BOJ’s policy error to further devalue yen, forcing Kuroda regime change

In our February 12th publication, just before the war in Europe led us to readjust our expectations for global growth, we dedicated that weekly to potentially dire implications of BOJ’s emergency JGB purchasing plan announced a few days earlier. BOJ had clearly signalled that it will not tolerate long term rates from rising any further and warned that its operations will be limitless in volume. 

We argued that one obvious consequence was that the yen was likely to weaken more against the dollar while putting much pressure on Kishida’s government ahead of the Upper House elections in July. Even then household costs were already soaring and higher import bills were eating into incomes. 

We also pondered whether BOJ’s more aggressive QE will be viewed as a big shorting opportunity in longer dated JGBs for macro funds. These funds would likely sense that BOJ cannot keep long term rates suppressed for too long and diverge monetary policy path from central banks of other developed nations which have mostly been dropping yield controls, tapering or discontinuing QE, and generally preparing for a tighter monetary policy phase. For them, inflation has clearly become a long term threat, especially as the end of pandemic will bring its own stimulus as we are already seeing with surging air ticket prices and and equally strong bookings.  

Interestingly, in Japan with year-on-year impact of lower mobile phone charges looking to drop off from this April, the inflation gauge is likely to rise towards 2% level long targeted by the central bank. However, its chief, Mr Kuroda is now suggesting that this is bad inflation and as long as good inflation doesn’t come along, he will pursue the same super lax policies that have done much damage to Japan’s financial institutions, hurt domestic demand, pressured real wages down and made the country more dependant on its exports.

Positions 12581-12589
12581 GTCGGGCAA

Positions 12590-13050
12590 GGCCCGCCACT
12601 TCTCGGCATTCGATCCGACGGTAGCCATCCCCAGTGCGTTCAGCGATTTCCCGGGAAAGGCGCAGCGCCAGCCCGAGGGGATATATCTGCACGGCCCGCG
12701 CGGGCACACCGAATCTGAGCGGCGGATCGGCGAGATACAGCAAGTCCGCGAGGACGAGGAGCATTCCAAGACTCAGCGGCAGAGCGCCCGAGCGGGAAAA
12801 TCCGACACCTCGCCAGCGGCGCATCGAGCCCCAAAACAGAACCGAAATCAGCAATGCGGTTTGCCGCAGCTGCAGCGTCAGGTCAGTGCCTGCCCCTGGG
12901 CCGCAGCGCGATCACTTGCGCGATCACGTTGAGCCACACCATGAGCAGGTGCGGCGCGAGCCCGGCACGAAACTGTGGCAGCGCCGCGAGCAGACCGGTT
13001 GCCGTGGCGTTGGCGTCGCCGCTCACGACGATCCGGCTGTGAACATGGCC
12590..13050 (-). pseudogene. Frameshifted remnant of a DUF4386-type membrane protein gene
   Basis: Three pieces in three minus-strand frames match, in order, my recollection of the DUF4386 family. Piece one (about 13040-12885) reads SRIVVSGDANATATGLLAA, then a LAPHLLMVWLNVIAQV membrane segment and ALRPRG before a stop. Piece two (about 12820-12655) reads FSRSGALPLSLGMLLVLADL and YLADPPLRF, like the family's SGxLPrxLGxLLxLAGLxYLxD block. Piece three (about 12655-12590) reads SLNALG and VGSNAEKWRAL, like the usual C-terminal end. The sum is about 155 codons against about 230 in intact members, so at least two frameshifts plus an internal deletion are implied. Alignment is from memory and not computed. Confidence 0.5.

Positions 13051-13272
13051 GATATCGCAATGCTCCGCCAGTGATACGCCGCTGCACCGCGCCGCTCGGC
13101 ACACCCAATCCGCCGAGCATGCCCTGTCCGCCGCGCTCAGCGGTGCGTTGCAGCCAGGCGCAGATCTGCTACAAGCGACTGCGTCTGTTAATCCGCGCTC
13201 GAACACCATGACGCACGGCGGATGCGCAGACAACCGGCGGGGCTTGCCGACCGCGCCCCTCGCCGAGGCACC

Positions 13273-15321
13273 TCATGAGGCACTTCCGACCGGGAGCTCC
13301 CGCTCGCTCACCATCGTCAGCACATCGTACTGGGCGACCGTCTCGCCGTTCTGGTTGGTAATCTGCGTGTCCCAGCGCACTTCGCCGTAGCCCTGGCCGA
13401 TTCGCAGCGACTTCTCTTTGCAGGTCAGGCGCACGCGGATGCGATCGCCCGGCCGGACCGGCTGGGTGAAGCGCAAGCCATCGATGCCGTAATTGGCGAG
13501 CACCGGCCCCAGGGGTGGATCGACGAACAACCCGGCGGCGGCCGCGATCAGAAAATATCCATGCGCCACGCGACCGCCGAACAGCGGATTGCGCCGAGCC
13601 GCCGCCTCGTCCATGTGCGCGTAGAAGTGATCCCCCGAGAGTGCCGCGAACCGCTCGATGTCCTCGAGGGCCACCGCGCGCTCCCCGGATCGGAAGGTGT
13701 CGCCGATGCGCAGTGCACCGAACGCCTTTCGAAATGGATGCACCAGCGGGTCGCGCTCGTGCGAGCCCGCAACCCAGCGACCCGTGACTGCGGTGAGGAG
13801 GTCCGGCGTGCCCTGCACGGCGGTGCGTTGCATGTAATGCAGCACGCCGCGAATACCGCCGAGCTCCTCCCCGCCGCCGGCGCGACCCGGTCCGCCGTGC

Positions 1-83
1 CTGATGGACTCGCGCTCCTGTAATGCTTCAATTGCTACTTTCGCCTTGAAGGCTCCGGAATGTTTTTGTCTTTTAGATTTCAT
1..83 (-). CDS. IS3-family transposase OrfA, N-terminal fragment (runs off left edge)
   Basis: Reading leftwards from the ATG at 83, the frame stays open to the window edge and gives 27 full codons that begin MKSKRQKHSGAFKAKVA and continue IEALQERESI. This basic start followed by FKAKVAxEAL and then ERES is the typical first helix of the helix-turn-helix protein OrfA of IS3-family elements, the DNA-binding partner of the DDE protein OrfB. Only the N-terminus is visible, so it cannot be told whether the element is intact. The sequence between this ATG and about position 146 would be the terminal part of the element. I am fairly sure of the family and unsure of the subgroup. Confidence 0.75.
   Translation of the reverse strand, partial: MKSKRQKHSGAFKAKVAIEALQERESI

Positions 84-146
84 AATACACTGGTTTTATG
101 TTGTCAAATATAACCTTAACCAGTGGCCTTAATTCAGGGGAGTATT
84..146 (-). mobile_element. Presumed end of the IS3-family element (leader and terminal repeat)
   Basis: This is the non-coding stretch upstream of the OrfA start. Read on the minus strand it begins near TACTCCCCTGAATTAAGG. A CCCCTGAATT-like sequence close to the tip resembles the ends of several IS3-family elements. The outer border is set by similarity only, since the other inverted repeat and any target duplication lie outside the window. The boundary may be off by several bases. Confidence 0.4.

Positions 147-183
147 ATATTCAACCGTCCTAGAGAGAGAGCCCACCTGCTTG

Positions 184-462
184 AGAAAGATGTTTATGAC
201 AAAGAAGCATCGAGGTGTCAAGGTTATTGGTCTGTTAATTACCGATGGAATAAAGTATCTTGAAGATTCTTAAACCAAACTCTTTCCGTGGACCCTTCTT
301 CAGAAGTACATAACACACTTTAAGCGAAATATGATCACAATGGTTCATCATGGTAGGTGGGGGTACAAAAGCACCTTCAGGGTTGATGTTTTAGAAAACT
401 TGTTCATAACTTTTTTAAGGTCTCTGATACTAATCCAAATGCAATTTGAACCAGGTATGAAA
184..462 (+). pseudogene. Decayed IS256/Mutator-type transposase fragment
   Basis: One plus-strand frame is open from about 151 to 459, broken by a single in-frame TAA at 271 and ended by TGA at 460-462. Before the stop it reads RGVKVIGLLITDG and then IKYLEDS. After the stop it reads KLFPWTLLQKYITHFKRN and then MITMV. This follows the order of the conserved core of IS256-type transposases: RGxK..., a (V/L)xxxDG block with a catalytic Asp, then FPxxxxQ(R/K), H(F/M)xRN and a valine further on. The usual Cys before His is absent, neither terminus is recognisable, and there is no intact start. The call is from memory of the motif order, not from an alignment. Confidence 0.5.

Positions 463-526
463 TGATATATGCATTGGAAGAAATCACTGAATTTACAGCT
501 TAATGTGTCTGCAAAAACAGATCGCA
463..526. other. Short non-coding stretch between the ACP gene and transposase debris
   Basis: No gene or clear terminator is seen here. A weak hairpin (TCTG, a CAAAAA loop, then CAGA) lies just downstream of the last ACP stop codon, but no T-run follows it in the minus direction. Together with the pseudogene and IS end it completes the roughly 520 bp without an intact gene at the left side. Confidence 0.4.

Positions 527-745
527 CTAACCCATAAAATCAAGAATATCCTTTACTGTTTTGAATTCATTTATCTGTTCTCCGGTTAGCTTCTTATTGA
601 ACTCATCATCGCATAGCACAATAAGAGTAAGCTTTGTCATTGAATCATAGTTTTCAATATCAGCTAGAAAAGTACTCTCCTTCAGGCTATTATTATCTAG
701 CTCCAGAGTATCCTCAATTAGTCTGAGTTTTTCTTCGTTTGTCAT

We think these continued policy errors by BOJ will now become amplified as the yen weakness becomes more pronounced and problematic. Kuroda has argued that the yen’s most recent drop against the dollar, having fallen to its six-year lows, is more a function of dollar’s strength given the geopolitical backdrop that has left the greenback acting more as a safe haven.

However, the yen has historically also been a good safe haven asset, especially during such current times of elevated uncertainties. Theoretically, the yen should have at least held to its early gains against the Euro after the war broke out given Europe’s big Russia and Ukraine exposure. However, the Japanese unit has given back all its gains and it is testing its early February lows. This strongly suggests to us there is an undercurrent of yen weakness also at play here that is gathering more momentum.

Indeed, officials from Japan’s Ministry of Finance which oversee forex movements are already sounding very concerned about this rapid depreciation of the Japanese currency. With the yen likely to continue to trend weaker in the short term as Kuroda’s reckless comments is only encouraging more selling of the unit, we think political pressures will begin to mount on BOJ to abandon its policies and allow yields to rise.

But to get there we need the yen falling to levels where MOF becomes more vocal, even warning of a potential intervention. That to us would signal a major conflict among Japan’s two economic policy making bodies and an imminent BOJ regime change which should prove bullish for the yen, not to mention, Japanese financial stocks.